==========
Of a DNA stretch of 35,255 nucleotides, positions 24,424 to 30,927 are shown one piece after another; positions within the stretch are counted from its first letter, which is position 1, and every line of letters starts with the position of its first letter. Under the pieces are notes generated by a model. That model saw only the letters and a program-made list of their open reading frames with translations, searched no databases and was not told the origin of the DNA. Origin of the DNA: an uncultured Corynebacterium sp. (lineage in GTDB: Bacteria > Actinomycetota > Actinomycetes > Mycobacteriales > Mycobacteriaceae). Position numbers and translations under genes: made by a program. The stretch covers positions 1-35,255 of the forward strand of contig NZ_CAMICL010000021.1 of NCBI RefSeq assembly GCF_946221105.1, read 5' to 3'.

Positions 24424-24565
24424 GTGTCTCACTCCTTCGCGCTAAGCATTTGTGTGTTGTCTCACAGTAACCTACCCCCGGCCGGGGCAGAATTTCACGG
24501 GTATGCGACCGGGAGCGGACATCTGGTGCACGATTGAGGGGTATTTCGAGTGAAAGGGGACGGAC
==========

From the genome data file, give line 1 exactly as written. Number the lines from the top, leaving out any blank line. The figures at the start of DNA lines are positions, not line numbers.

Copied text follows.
Of a DNA stretch of 35,255 nucleotides, positions 24,424 to 30,927 are shown one piece after another; positions within the stretch are counted from its first letter, which is position 1, and every line of letters starts with the position of its first letter. Under the pieces are notes generated by a model. That model saw only the letters and a program-made list of their open reading frames with translations, searched no databases and was not told the origin of the DNA. Origin of the DNA: an uncultured Corynebacterium sp. (lineage in GTDB: Bacteria > Actinomycetota > Actinomycetes > Mycobacteriales > Mycobacteriaceae). Position numbers and translations under genes: made by a program. The stretch covers positions 1-35,255 of the forward strand of contig NZ_CAMICL010000021.1 of NCBI RefSeq assembly GCF_946221105.1, read 5' to 3'.